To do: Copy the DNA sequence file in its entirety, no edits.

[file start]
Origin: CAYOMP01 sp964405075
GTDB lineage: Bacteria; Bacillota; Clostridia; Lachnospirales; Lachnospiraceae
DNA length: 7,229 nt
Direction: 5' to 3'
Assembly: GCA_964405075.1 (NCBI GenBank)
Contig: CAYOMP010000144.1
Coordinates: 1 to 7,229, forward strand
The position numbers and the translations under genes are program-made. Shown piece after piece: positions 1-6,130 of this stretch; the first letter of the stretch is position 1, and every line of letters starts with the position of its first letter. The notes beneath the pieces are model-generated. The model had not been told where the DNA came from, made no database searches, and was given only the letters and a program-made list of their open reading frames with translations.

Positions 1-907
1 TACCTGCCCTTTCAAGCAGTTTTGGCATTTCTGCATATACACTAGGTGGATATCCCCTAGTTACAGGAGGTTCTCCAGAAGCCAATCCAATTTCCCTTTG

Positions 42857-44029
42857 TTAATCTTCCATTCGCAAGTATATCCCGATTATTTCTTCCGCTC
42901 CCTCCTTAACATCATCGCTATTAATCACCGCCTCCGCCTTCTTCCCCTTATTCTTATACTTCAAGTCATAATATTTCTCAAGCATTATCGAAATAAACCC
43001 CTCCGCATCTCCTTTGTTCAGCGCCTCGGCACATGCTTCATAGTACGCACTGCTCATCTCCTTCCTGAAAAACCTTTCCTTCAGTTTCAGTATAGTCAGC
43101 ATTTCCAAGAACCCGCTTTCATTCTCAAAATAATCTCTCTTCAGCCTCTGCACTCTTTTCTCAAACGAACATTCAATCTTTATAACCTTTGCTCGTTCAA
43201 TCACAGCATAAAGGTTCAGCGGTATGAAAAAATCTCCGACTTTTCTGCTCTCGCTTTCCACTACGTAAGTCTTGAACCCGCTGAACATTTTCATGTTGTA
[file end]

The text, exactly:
Origin: CAYOMP01 sp964405075
GTDB lineage: Bacteria; Bacillota; Clostridia; Lachnospirales; Lachnospiraceae
DNA length: 7,229 nt
Direction: 5' to 3'
Assembly: GCA_964405075.1 (NCBI GenBank)
Contig: CAYOMP010000144.1
Coordinates: 1 to 7,229, forward strand
The position numbers and the translations under genes are program-made. Shown piece after piece: positions 1-6,130 of this stretch; the first letter of the stretch is position 1, and every line of letters starts with the position of its first letter. The notes beneath the pieces are model-generated. The model had not been told where the DNA came from, made no database searches, and was given only the letters and a program-made list of their open reading frames with translations.

Positions 1-907
1 TACCTGCCCTTTCAAGCAGTTTTGGCATTTCTGCATATACACTAGGTGGATATCCCCTAGTTACAGGAGGTTCTCCAGAAGCCAATCCAATTTCCCTTTG

Positions 42857-44029
42857 TTAATCTTCCATTCGCAAGTATATCCCGATTATTTCTTCCGCTC
42901 CCTCCTTAACATCATCGCTATTAATCACCGCCTCCGCCTTCTTCCCCTTATTCTTATACTTCAAGTCATAATATTTCTCAAGCATTATCGAAATAAACCC
43001 CTCCGCATCTCCTTTGTTCAGCGCCTCGGCACATGCTTCATAGTACGCACTGCTCATCTCCTTCCTGAAAAACCTTTCCTTCAGTTTCAGTATAGTCAGC
43101 ATTTCCAAGAACCCGCTTTCATTCTCAAAATAATCTCTCTTCAGCCTCTGCACTCTTTTCTCAAACGAACATTCAATCTTTATAACCTTTGCTCGTTCAA
43201 TCACAGCATAAAGGTTCAGCGGTATGAAAAAATCTCCGACTTTTCTGCTCTCGCTTTCCACTACGTAAGTCTTGAACCCGCTGAACATTTTCATGTTGTA